An inexhaustible supply of comedic images could be found in the relations between men and women. (Copley himself was married six times.) “In my commedia,” he noted, “it is always about being ‘taken in adultery.’ ” An early gem addressing the subject is A la mer (Remember my Member), a work from circa 1960 depicting a lighthouse at night. As the light moves over the beach, it pins several startled couples in its glare.
In formal terms, Copley began to experiment with collage-inspired compositions like Fiesta as a method of conveying simultaneity and flux. Often the central image in these works is an automobile, for him a symbol for movement through space, time, and life. On one wall three paintings are hung together: Liberation sur l’herbe (1955), in which a blue sedan, seen from both the inside and the outside, coils itself around a city park; The Accident (1983), involving a car, a man, and a woman seen before and after a bloodless wreck—presumably of both the car and the liaison—and Temptation of Saint Ouen (Gaité Bienvenue), 1956, with a bus and a dead horse at its center. It is groupings such as these that make this show so good, illuminating as they do Copley’s methodical thinking-through of ideas over time.
In Paris, Magritte, especially, was a mentor. As Kamps writes, “The bowler-hatted, umbrella-equipped men that recur throughout Copley’s work are homages to his Belgian friend and ironic emblems of the traditional bourgeois paths that both artists sidestepped.”
Yet, in his 2000 essay “Magritte and the Bowler Hat,” film theorist Peter Wollen challenges the notion of the bowler hat (originally commissioned by a British landowner for his gamekeepers in 1849) as an emblem of the everyman, insisting instead, and at length, on its multitude of cultural associations, including the detective (Hercule Poirot), the comedian (Charlie Chaplin), the Purist (Le Corbusier), the father (in the works of Samuel Beckett), and the fetish (on women, in works from Cabaret to The Unbearable Lightness of Being). And in much the same way, as this show reveals, Copley’s simple narratives, with their small cast of characters, are not just “ridiculous images,” but the vehicles for trenchant commentary on repressive social conventions, dirty politics, misguided nationalism, moral hypocrisy, and coyness of any sort.
On his return to America in 1962, Copley found Pop art on the rise and his work—incorporating images taken from the mass media, but more loosely painted, more narrative, and more personal than that of Lichtenstein or Warhol—viewed as a link between Pop and Surrealism. America of the 1960s also provided a wealth of new material for paintings such as The Cold War (1962), which shows a pair of women wrestlers in a tight lock, one wrapped in the American flag, the other in the flag of the USSR.
In 1968 Copley launched another ill-fated business venture—the limited-edition magazine S.M.S. (short for Shit Must Stop), which published multiples by such disparate artists as Ray Johnson, Lee Lozano, and Walter De Maria. It lost money and ceased publication after six issues. It was also around this time that Copley embarked on two of the most extraordinary series of his career: the “Nouns” and the “X-Rated” paintings.
The non-narrative “Nouns,” based on images from vintage Sears and Roebuck catalogues, depict ordinary consumer goods set against brightly colored, patterned grounds. The similarly non-narrative “X-Rated” paintings, based on images from hard-core porn magazines, show couples having sex on brightly colored, patterned beds, sofas, and floors. In the first series, a boxing glove takes on the aura of a fetish, while the relations between a French horn and a piano stool have a carnal flavor. In the second series, the eroticism of the images is overshadowed by their gorgeous hues and over-the-top decorativeness, as in a painting of a man (in a ’70s patterned shirt) and a woman (in a lacy bodysuit) entangled in the corner of a sofa—whose green-and-white plaid upholstery is having a three-way of its own with blue flowered wallpaper and orange diamond-patterned carpeting. As Kamps writes, “Despite the series’ frank focus on genitals and sex acts—firsts in his career—[Copley] argued that the inanimate objects in the Nouns paintings were far more arousing. The X-Rated works, he stated, ‘are essentially still lifes: they are flowers.’ ”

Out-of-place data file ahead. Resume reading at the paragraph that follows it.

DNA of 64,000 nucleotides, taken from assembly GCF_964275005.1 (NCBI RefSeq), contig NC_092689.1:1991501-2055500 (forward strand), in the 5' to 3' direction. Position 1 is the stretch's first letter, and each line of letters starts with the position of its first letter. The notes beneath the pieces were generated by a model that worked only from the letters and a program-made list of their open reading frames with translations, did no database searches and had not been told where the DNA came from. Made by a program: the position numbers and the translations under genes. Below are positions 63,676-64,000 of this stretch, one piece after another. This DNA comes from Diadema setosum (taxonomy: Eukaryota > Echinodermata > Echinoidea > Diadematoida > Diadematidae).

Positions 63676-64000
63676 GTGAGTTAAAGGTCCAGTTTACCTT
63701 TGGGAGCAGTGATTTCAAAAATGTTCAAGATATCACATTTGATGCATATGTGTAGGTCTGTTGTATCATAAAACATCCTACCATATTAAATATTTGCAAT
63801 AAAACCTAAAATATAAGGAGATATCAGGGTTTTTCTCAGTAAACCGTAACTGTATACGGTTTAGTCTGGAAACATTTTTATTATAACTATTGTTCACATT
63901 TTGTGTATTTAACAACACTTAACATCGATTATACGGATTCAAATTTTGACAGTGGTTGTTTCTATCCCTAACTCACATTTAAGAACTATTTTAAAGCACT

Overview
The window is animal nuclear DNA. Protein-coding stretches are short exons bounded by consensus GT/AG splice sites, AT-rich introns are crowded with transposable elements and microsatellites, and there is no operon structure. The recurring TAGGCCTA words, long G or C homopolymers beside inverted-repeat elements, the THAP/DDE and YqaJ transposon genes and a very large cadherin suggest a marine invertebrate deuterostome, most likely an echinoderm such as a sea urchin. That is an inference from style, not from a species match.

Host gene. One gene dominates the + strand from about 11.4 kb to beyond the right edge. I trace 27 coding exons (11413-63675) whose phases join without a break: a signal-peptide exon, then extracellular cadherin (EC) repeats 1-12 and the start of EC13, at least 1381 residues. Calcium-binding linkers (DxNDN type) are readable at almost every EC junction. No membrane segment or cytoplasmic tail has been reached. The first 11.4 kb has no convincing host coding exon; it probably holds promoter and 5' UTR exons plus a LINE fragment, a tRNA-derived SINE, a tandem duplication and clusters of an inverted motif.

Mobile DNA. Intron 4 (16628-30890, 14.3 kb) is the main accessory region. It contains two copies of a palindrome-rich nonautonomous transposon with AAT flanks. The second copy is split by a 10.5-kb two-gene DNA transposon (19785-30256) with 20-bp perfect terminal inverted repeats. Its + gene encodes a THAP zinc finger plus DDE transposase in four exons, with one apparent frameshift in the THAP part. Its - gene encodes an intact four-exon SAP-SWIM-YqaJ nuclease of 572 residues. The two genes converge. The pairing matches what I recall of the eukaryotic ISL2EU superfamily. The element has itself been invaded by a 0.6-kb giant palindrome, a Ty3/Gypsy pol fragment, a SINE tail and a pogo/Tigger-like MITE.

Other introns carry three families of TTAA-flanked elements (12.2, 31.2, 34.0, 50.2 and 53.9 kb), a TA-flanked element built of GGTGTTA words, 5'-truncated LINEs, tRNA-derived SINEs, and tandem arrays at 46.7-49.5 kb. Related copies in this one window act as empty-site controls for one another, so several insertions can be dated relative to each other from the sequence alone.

In works from the 1980s and 1990s Copley continued to innovate, using text (the IBM “think” slogan was a favorite), cutaways, and silhouettes filled with imagery to create increasingly layered compositions. “Lately I’ve changed my way of working by trying to depend much more on the subconscious,” he said in his interview with Jones. “I start a painting and just leave it. I know there is bound to be some subconscious event, so I don’t stand and worry what to do next. I walk away from it. This was a big step for me. It got me away from my own formulas.”
In retrospect, though, Copley’s work seems far from formulaic. One of the show’s few missteps is the characterization of Copley as a “bad boy” artist, an idea that is floated in one of the catalogue’s essays. The term, which emerged in the 1980s in connection with a certain kind of swagger and scale, seems to have little to do with Copley’s low profile and behind-the-scenes patronage of other artists through his Cassandra Foundation and projects like S.M.S. Neither does it particularly apply to his art. While Copley frequently returned to the faceless characters of the blond and her bandy-legged suitor, works like 1963’s The Bride and the Groom Stripped Bare by Each Other, Even—in which scenes of men and women primping for each other alternate with images of common objects—evoke not casual encounters but the complicated dynamics of real-world relationships. As seen here, Copley’s work has as many affinities with that of certain women artists, among them Evelyne Axell, Christina Ramberg, Judith Linhares, Kara Walker, Anthea Hamilton, and Jamian Juliano-Villani, as it does with that of his male Pop and Surrealist contemporaries.
That this exhibition will only travel to one other venue (the Prada Foundation in Milan) is disappointing, but perhaps not surprising. Among the seeming impediments to other American museums embracing Copley’s work are the fear of being politically incorrect, the premium on technique, and the distrust of humor in art. Kamps’s courageous and important survey illuminates both the consistency and the sophistication of Copley’s vision and most importantly—especially to younger artists who might look at his work now—its truthfulness to itself.
A version of this story originally appeared in the Summer 2016 issue of ARTnews on page 130 under the title “William N. Copley.”